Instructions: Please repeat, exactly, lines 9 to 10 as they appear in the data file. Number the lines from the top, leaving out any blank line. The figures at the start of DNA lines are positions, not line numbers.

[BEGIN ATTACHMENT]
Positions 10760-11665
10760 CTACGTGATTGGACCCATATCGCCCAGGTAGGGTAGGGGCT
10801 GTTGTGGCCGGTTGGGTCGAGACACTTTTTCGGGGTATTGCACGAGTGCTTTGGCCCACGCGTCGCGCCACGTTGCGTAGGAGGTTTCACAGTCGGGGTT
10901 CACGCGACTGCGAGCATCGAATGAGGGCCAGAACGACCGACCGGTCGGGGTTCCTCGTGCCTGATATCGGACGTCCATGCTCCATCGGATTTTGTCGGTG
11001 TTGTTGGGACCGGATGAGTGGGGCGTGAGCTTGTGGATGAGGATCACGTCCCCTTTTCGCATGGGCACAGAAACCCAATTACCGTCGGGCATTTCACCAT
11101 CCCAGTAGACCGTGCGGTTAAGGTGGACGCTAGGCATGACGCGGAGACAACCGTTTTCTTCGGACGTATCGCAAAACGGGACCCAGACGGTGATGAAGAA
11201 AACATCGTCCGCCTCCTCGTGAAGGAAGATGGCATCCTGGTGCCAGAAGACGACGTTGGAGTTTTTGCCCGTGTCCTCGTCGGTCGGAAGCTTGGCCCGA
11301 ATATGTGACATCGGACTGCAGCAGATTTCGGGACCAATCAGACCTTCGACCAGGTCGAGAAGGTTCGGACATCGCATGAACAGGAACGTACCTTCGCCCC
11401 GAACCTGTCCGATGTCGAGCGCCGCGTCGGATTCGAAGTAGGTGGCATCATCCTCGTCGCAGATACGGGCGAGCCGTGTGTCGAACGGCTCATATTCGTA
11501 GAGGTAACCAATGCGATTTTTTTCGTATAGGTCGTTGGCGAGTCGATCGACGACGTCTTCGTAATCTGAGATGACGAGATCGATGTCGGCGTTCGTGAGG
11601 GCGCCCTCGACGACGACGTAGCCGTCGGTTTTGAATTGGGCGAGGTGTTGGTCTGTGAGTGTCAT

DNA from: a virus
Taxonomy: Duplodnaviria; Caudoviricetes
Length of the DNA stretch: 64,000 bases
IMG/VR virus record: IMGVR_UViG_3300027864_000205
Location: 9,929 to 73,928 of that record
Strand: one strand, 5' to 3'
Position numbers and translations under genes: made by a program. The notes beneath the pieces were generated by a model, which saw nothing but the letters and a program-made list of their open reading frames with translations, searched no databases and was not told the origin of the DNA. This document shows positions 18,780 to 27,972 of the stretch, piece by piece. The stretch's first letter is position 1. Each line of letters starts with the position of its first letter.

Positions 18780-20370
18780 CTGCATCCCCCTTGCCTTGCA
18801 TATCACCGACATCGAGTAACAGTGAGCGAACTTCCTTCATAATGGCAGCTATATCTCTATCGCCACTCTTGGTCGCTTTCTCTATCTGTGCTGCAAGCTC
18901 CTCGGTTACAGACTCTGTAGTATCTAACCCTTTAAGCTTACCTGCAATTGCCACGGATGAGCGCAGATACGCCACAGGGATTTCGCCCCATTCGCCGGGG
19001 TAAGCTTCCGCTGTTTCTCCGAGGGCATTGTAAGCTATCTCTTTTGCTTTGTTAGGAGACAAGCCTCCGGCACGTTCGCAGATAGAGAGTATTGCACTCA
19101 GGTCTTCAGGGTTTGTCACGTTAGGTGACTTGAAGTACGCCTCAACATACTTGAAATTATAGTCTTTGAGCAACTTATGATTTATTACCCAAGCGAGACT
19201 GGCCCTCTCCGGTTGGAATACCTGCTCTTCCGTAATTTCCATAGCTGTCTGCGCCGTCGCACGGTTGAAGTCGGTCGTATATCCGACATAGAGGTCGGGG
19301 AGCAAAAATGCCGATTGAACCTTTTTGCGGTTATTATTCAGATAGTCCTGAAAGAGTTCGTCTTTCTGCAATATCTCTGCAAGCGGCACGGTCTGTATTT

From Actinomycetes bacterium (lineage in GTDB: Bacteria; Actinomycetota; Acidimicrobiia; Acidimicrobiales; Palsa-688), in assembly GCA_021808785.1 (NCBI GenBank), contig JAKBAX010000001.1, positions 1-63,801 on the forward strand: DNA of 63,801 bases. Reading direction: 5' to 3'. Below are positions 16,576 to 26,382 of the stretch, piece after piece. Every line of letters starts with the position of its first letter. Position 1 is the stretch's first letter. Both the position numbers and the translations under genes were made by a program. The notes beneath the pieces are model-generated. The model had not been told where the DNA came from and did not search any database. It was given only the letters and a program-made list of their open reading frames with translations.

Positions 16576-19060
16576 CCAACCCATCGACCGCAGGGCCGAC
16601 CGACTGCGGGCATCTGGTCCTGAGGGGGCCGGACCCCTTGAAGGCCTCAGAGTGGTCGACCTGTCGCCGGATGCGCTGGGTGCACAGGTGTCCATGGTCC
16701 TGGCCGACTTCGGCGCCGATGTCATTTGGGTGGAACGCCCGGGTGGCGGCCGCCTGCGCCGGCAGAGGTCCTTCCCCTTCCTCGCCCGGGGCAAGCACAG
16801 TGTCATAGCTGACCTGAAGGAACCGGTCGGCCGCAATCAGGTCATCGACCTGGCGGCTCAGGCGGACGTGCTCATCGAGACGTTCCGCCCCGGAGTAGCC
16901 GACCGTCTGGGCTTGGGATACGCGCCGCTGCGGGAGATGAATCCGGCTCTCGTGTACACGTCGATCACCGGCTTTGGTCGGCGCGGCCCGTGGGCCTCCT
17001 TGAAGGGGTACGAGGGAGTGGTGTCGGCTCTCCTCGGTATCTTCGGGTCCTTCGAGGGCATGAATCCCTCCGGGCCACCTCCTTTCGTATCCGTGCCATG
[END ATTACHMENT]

11401 GAACCTGTCCGATGTCGAGCGCCGCGTCGGATTCGAAGTAGGTGGCATCATCCTCGTCGCAGATACGGGCGAGCCGTGTGTCGAACGGCTCATATTCGTA
11501 GAGGTAACCAATGCGATTTTTTTCGTATAGGTCGTTGGCGAGTCGATCGACGACGTCTTCGTAATCTGAGATGACGAGATCGATGTCGGCGTTCGTGAGG